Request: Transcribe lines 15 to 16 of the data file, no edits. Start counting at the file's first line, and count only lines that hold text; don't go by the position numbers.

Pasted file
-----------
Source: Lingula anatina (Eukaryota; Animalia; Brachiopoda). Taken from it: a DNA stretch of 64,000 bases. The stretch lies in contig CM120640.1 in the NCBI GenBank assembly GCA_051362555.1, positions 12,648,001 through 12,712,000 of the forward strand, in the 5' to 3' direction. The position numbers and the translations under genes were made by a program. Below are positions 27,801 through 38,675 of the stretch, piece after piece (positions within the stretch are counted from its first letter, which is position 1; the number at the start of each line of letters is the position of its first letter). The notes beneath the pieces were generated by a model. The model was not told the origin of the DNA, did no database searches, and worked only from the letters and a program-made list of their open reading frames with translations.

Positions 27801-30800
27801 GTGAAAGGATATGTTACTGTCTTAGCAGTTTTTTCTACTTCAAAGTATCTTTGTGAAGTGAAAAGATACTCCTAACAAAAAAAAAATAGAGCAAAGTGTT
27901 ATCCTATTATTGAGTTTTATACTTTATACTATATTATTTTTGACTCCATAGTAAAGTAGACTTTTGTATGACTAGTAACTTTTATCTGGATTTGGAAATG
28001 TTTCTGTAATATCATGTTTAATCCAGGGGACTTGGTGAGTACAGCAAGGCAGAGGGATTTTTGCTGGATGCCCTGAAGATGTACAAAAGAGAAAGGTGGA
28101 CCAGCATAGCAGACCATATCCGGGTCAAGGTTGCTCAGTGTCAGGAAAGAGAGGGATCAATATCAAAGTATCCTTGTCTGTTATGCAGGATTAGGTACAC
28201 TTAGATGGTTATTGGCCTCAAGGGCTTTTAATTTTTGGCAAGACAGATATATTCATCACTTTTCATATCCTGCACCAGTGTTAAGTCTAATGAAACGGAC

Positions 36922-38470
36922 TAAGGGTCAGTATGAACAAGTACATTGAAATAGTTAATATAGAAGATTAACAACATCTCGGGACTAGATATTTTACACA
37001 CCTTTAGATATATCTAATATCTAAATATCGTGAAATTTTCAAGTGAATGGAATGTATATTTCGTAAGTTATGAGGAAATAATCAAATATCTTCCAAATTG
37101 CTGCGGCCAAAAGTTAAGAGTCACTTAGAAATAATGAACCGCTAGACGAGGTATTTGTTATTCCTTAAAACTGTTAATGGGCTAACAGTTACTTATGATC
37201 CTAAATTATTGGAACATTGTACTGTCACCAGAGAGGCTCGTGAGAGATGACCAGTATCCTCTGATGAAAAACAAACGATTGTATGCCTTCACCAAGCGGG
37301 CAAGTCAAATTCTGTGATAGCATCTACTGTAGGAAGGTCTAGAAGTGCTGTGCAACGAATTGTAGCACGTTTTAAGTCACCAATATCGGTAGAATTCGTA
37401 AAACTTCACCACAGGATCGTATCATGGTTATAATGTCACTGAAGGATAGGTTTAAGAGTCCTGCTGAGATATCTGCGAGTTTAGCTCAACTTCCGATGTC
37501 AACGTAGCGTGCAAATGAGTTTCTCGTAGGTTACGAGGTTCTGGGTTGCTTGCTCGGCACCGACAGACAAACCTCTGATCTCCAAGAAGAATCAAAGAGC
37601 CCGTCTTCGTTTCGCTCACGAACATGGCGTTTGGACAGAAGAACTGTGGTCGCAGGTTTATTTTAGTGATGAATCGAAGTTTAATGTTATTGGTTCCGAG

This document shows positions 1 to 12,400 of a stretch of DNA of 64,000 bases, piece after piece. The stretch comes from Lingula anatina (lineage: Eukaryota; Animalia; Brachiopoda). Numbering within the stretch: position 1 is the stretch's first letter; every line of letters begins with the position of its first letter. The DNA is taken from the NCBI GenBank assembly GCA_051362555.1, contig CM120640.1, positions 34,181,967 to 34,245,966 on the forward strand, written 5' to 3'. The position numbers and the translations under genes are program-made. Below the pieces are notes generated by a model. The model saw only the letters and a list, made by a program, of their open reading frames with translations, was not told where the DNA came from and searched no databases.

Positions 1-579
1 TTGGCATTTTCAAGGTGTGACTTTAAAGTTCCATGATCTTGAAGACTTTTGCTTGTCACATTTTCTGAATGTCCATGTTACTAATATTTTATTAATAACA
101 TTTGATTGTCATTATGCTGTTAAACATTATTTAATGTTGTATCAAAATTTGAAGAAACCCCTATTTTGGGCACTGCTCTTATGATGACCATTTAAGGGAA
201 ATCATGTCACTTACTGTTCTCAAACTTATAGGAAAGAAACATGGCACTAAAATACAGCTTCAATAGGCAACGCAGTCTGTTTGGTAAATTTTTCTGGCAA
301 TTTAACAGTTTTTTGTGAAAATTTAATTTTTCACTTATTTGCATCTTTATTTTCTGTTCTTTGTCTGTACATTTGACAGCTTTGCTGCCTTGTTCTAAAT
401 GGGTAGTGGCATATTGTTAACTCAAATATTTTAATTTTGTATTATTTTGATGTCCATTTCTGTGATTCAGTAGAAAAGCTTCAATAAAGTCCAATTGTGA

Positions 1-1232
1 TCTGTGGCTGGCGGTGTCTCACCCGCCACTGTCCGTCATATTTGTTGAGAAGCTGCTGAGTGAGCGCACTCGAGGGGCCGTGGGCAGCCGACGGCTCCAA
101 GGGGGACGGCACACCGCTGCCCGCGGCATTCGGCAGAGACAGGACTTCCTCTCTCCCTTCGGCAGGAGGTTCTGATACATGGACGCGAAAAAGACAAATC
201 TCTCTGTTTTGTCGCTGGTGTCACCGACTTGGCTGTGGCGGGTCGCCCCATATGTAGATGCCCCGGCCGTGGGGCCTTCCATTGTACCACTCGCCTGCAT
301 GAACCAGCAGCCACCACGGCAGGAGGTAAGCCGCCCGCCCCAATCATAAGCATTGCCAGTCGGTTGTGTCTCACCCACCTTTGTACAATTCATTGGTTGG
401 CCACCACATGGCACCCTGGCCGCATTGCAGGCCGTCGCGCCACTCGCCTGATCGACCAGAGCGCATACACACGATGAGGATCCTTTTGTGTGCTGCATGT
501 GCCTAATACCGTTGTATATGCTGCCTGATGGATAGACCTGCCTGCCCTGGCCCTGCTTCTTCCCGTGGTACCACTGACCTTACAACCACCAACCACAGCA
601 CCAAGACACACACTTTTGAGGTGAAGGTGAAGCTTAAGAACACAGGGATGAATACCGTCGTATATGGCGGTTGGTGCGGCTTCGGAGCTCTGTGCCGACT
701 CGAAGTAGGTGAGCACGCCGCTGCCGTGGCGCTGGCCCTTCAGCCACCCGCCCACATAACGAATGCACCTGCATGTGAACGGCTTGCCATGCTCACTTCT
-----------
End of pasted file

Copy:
37501 AACGTAGCGTGCAAATGAGTTTCTCGTAGGTTACGAGGTTCTGGGTTGCTTGCTCGGCACCGACAGACAAACCTCTGATCTCCAAGAAGAATCAAAGAGC
37601 CCGTCTTCGTTTCGCTCACGAACATGGCGTTTGGACAGAAGAACTGTGGTCGCAGGTTTATTTTAGTGATGAATCGAAGTTTAATGTTATTGGTTCCGAG